In the 2018-19 school year, D-2 administrative records showed 43 percent of students saw a reduction in discipline referrals in the 30 days following their RJ conference. In following up with teachers about 60 days after each conference, they reported that: 84 percent of students demonstrated improved behavior following the conference; 20 percent demonstrated an improved attitude; and another 40 percent showed improvement in classroom engagement.
Culture of conflict
The types of conflict that are most prevalent throughout D-2, particularly at Harrison High, are hardly different than those of any other high school.
As school security guard Ivory Rounds put it, “kids are kids.”
Rounds, who began working at Harrison in February after a 19-year career in security at Zebulon Pike Youth Services Center, said Harrison tends to see lots of verbal spats — which he said, these days, is more like digital conflict, since many of the interactions students have take place through outlets like text messaging and social media. But very rarely does the school see physical fights.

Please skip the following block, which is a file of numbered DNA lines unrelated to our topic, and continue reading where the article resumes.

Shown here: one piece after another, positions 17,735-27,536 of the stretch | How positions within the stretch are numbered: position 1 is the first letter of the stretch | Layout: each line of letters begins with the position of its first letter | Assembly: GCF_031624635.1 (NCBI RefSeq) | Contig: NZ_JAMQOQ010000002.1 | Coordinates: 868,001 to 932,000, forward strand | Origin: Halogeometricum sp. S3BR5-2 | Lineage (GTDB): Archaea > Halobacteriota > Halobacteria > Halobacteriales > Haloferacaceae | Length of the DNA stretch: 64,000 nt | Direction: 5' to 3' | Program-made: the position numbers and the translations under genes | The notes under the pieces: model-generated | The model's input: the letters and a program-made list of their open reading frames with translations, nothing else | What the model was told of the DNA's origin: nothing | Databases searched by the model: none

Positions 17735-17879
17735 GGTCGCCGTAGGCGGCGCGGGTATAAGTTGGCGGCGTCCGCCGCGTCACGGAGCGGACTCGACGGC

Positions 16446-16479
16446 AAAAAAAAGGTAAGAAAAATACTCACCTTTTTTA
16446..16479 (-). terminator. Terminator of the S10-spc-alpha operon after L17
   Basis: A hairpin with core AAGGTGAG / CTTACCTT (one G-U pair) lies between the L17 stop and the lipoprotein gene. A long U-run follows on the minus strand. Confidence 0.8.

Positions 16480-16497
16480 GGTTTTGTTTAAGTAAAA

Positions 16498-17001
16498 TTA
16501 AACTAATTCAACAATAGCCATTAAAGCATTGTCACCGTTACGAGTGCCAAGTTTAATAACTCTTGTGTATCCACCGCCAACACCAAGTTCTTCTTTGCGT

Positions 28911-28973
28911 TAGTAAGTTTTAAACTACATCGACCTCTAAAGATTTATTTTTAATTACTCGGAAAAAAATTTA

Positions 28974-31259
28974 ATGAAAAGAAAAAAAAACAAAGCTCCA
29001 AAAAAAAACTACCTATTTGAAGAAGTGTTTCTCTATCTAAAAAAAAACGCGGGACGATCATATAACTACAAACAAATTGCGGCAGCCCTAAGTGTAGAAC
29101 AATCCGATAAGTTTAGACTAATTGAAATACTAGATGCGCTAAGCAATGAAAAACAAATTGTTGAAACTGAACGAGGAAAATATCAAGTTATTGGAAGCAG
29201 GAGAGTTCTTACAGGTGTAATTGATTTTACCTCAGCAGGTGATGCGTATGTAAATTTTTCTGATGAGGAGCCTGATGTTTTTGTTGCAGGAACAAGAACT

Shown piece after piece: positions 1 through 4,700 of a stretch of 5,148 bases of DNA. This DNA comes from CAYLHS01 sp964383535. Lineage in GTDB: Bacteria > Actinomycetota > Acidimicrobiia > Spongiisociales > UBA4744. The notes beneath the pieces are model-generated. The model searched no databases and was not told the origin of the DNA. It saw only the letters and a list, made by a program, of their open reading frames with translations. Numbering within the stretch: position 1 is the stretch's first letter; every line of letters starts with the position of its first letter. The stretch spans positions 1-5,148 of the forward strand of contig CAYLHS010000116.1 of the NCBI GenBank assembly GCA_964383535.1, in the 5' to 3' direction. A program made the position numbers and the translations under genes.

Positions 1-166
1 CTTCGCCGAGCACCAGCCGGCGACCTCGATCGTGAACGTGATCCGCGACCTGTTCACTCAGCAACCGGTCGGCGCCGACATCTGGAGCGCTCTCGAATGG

“Most of our conflicts are word-of-mouth,” Rounds said. “And if they do fight, the fights are over quickly.”
By Holtham’s estimation, those kinds of word-of-mouth disputes comprise between 80 and 90 percent of all RJ mediations and conferences.
“They’re about interpersonal conflicts, they’re about kids talking behind each others’ backs. It’s ‘he-said, she-said,’” Holtham said. “I just think it’s kids who are growing into young adults.”